Story by: Joe Hall on October 17, 2023
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Surrounded by nurses and staff, Alaina Kenney proudly rang the “end of treatment bell” at Norton Children’s Hospital. The celebration in early August marked the end of the 13-year-old’s chemotherapy treatments, nearly four years after being diagnosed neuroblastoma, a type of cancer found most often in kids and infants.
One day in September 2019, as she was getting ready for school, Alaina passed out in the hallway of her grandparents’ home. EMTs transported her to Norton Children’s Hospital, where a mass in her abdomen was found to be pressing on her kidney. The compression spiked her blood pressure, resulting in a seizure.
“There had been no signs,” said Sherry Kenney, Alaina’s mom. “It hit us all like a ton of bricks. We had a perfect life. This is just not something you see coming.”
The Kenney family was quickly introduced to Mustafa Barbour, M.D., a pediatric hematologist/oncologist with Norton Children’s Cancer Institute, affiliated with the UofL School of Medicine.
“I met Alaina in the emergency department when she came in,” Dr. Barbour said. “She was very sick at the time, and she even had a seizure while we were seeing her.”
According to Dr. Barbour, tests and scans eventually confirmed his initial suspicions based on Alaina’s symptoms. She had neuroblastoma, a cancer that starts in early forms of nerve cells. Alaina’s had developed into an abdominal tumor that had spread to bone.
“Her neuroblastoma is what we call high-risk neuroblastoma, which means it takes a lot of work for us to be able to control it,” Dr. Barbour said.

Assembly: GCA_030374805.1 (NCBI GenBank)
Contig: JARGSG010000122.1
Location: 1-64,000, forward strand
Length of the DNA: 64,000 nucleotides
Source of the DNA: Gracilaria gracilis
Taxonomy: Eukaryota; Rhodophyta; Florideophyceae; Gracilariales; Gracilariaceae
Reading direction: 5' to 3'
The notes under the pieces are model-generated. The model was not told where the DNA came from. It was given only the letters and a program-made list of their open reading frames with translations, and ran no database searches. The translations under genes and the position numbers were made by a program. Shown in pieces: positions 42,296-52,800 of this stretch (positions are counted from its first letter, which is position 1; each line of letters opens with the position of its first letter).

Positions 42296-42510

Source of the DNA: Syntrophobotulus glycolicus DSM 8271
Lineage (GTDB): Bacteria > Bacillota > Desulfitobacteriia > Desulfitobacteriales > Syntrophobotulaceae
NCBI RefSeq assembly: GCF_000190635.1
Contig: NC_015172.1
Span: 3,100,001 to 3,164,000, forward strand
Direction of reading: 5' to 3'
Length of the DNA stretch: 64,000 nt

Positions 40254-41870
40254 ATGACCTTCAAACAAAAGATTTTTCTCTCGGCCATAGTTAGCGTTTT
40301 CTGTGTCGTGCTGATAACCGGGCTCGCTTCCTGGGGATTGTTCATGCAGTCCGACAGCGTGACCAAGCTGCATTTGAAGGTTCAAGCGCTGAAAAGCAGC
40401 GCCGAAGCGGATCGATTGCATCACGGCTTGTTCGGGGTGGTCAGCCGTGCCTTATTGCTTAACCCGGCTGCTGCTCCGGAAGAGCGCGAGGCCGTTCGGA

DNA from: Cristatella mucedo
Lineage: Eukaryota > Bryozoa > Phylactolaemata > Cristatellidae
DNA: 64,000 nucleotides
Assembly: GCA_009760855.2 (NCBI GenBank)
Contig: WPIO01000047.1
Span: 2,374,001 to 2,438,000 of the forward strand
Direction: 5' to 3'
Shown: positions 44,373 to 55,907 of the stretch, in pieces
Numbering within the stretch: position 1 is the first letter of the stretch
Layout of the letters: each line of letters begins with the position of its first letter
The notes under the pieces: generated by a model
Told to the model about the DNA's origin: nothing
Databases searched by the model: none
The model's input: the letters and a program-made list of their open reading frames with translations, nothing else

The Norton Children’s Cancer Institute team determined the best game plan for Alaina’s treatment was to shrink the tumor with chemotherapy before performing surgery. Alaina’s treatment consisted of six cycles of traditional chemotherapy. After the fifth round, her tumor had shrunk enough for surgeons to remove it.
“After finishing six rounds of chemo, we still detected some neuroblastoma cells in her bone marrow and needed 2 cycles of immunotherapy before she was ready for the next phase of treatment” Dr. Barbour said.
Alaina eventually had a bone marrow transplant and stem cell therapy to get rid of the disease.
Now that she’s officially cancer-free, Alaina is back to doing what she loves.
“I do volleyball, cheer, softball and archery,” she said. “I do two softball teams a year. I do fall ball and then I do a softball team in the spring.”
As she looks toward her future, Alaina expressed gratitude to her team at Norton Children’s.
“Thank you so much, because you gave me the life that I have,” she said. “Without it, I wouldn’t be out here playing sports or interacting with my friends. I probably wouldn’t have a life without them.”